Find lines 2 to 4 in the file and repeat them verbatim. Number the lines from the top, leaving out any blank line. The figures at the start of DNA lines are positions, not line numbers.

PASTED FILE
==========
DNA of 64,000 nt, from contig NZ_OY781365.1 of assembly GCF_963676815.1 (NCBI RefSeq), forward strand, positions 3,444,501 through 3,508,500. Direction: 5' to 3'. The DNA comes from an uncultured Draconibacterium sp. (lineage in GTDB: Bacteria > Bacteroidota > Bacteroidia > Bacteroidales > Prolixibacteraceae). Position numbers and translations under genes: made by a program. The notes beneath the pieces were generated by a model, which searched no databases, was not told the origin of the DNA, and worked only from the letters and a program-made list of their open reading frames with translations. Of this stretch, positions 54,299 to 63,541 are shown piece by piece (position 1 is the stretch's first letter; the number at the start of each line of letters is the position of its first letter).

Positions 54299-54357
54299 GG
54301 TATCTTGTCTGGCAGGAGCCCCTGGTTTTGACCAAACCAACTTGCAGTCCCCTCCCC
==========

Positions 54299-54357
54299 GG
54301 TATCTTGTCTGGCAGGAGCCCCTGGTTTTGACCAAACCAACTTGCAGTCCCCTCCCC